Postby Anonymous User » Mon Oct 23, 2017 2:52 pm

Does anybody have any sense of timelines? Like if my plan was to couch it was "the role wasn't for me, I regret giving up being an associate here", at what point should I start putting out soft feelers?

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SmokeytheBear
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Re: To Biglaw, Non-Law and Back

Postby SmokeytheBear » Mon Oct 23, 2017 3:09 pm

Anonymous User wrote:Does anybody have any sense of timelines? Like if my plan was to couch it was "the role wasn't for me, I regret giving up being an associate here", at what point should I start putting out soft feelers?


Depends with whom you are going to raise the conversation and how good your relationship was with that person. But if that's your tact, I would say six months at least.

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Re: To Biglaw, Non-Law and Back

Postby Anonymous User » Fri Oct 27, 2017 1:47 pm

Thanks. I'm increasingly realizing that I made a huge mistake in leaving and am hoping and praying to every deity that they take me back. If anybody has any advice on how to handle, it would be greatly appreciated!

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smokeylarue
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Re: To Biglaw, Non-Law and Back

Postby smokeylarue » Fri Oct 27, 2017 3:46 pm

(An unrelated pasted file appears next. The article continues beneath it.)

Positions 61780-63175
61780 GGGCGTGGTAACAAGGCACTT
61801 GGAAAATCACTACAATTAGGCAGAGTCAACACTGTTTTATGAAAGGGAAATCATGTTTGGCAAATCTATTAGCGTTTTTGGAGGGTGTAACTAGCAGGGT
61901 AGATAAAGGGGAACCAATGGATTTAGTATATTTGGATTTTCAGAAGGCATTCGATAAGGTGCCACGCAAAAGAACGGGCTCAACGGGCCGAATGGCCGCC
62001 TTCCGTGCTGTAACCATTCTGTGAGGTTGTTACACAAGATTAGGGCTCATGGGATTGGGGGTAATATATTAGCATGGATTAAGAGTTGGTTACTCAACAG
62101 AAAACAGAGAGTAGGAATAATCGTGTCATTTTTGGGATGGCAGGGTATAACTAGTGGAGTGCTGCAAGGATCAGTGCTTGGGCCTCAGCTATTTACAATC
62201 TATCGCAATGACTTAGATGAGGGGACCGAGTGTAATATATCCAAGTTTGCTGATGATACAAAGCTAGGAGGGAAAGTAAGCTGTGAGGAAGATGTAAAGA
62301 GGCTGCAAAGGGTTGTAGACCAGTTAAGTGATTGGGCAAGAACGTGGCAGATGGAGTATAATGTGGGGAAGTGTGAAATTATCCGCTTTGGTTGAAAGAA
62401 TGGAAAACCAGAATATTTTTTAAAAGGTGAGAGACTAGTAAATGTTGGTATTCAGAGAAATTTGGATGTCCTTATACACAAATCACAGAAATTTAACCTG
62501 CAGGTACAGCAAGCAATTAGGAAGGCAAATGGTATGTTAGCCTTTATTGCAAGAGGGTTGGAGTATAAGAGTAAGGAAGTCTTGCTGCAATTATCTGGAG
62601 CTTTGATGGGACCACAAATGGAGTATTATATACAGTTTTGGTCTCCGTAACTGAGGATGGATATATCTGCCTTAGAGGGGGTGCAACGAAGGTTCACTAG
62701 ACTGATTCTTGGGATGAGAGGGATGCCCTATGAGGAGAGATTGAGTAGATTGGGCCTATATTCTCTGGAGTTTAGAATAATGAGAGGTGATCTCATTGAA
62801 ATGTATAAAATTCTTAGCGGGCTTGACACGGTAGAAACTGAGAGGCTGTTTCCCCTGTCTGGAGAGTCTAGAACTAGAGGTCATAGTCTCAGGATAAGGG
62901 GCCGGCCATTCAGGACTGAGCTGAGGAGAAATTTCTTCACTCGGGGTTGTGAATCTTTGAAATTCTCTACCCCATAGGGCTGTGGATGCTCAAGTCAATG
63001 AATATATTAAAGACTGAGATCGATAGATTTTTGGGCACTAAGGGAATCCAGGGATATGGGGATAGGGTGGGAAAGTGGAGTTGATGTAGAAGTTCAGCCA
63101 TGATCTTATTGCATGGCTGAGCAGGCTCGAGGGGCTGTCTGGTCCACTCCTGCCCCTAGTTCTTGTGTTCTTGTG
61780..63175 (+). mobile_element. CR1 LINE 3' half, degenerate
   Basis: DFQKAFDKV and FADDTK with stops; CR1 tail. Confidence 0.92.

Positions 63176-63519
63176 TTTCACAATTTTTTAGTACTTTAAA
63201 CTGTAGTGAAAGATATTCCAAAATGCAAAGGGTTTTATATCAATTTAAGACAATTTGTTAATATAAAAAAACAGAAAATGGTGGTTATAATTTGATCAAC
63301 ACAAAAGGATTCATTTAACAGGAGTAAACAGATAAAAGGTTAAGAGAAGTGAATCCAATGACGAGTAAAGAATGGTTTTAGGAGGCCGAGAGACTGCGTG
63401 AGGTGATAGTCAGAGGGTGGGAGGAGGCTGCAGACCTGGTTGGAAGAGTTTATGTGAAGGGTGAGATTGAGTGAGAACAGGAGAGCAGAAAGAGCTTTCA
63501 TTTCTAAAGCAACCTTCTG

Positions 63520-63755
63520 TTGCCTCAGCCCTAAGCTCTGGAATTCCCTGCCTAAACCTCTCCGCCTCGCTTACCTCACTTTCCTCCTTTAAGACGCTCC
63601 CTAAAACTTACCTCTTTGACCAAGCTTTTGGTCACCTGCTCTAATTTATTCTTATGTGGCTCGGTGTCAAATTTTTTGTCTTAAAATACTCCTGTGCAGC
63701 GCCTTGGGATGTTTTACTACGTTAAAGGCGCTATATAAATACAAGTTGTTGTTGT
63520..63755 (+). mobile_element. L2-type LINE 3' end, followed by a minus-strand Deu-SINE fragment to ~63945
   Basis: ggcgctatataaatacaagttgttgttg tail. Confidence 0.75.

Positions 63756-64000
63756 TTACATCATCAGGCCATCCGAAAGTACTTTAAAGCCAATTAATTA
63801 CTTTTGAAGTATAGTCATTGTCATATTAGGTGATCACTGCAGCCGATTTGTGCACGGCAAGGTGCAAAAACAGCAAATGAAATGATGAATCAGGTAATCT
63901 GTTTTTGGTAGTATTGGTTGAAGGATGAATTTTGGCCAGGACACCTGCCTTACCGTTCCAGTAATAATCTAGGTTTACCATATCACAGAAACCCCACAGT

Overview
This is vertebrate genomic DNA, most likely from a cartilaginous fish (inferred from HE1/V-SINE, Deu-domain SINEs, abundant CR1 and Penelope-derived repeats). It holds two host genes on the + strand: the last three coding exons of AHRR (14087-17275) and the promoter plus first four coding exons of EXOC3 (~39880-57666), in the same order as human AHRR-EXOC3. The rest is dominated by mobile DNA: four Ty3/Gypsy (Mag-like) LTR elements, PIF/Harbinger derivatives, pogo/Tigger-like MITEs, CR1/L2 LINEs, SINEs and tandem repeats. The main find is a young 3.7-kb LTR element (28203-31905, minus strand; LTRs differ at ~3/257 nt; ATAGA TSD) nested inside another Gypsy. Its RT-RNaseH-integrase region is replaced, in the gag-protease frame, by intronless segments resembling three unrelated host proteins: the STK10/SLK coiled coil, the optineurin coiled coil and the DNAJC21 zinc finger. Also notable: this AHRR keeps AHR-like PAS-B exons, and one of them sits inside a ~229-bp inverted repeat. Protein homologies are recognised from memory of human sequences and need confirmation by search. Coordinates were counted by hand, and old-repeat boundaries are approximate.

This all depends entirely on your relationship with your old firm. Did the partners like you? Are you especially close with any one or two partners? If so, I would first reach out to the partner you had a close relationship with as soon as possible. He or she will be able to get the word out to the section head/managing partner/whoever makes hiring decisions. The longer you wait, the more likely they will fill your old spot and/or figure out they don't have enough work to take on another associate.

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Re: To Biglaw, Non-Law and Back

Postby Anonymous User » Fri Oct 27, 2017 3:56 pm

It's been about a month (sadly, I took a couple weeks off, then am finishing my second week... orientation was mostly smoke and mirrors here, so I had a bad feeling, but didn't want to jump to any conclusions within a week of work, however, it has been longer than I would like). I emailed one of the partners today to see if she had time to get coffee (she had mentioned upon my departure that she hoped to continue an informal mentor-mentee relationship with me). Given the situation, should I have been more direct in my email?